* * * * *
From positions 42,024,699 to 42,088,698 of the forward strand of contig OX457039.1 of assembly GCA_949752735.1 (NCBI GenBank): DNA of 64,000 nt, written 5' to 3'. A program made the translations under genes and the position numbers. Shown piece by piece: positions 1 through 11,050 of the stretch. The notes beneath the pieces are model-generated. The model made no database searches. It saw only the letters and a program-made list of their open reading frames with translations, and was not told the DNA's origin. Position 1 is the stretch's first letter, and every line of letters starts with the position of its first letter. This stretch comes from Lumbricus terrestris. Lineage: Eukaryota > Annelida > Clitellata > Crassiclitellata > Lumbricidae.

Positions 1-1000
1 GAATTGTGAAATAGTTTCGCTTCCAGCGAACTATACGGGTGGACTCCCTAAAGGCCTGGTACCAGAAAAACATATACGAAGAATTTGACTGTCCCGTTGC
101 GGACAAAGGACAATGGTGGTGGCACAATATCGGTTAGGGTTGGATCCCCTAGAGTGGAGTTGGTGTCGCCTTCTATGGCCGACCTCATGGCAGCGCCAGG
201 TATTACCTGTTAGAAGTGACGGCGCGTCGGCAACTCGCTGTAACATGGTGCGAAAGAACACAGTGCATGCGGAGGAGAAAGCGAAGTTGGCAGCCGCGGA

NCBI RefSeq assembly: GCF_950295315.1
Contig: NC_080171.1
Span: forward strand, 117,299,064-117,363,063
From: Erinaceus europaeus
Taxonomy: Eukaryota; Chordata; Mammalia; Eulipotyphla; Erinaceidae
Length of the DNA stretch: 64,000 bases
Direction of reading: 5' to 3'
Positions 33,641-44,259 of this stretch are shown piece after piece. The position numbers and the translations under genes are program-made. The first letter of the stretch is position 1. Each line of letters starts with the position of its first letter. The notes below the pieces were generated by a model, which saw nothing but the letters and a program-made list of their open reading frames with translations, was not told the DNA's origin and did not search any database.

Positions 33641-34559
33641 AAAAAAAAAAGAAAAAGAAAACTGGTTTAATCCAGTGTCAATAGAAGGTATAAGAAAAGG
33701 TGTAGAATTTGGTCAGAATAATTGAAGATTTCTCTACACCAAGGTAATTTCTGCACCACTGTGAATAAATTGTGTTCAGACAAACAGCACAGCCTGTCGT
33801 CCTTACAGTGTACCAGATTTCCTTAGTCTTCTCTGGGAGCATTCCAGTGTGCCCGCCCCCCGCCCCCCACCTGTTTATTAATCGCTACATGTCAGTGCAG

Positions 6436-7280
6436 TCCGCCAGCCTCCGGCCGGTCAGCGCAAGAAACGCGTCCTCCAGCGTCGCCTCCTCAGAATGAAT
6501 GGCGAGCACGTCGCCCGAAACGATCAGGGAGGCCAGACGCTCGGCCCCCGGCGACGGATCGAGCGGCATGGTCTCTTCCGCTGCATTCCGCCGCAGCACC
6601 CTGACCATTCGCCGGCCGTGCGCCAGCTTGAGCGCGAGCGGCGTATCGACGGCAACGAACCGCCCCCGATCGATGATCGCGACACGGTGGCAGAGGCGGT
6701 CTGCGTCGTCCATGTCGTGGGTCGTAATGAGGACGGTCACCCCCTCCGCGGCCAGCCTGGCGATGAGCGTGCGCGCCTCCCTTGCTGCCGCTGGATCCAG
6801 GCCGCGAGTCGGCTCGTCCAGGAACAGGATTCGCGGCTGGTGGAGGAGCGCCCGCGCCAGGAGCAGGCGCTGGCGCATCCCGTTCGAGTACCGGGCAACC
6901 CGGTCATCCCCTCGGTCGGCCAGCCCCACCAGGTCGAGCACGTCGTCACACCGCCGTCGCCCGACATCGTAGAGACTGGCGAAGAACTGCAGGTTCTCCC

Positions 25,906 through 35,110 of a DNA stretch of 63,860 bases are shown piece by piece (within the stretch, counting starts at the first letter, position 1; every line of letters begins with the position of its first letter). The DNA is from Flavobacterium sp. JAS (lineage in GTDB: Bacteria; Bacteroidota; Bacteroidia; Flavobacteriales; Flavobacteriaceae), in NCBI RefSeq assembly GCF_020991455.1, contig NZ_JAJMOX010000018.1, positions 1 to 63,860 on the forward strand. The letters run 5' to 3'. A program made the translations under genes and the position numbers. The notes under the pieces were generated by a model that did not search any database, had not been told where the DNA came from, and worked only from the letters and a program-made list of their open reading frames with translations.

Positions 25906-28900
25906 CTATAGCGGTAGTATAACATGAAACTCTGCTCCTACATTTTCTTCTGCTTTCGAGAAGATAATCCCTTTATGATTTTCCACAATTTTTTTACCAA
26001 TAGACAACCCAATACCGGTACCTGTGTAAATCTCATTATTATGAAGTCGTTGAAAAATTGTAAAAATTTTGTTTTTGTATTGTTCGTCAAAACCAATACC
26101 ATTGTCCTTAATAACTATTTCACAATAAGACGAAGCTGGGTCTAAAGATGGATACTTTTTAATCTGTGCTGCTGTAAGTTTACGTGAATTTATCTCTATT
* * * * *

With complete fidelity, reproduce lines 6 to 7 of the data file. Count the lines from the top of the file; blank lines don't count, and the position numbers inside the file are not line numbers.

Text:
NCBI RefSeq assembly: GCF_950295315.1
Contig: NC_080171.1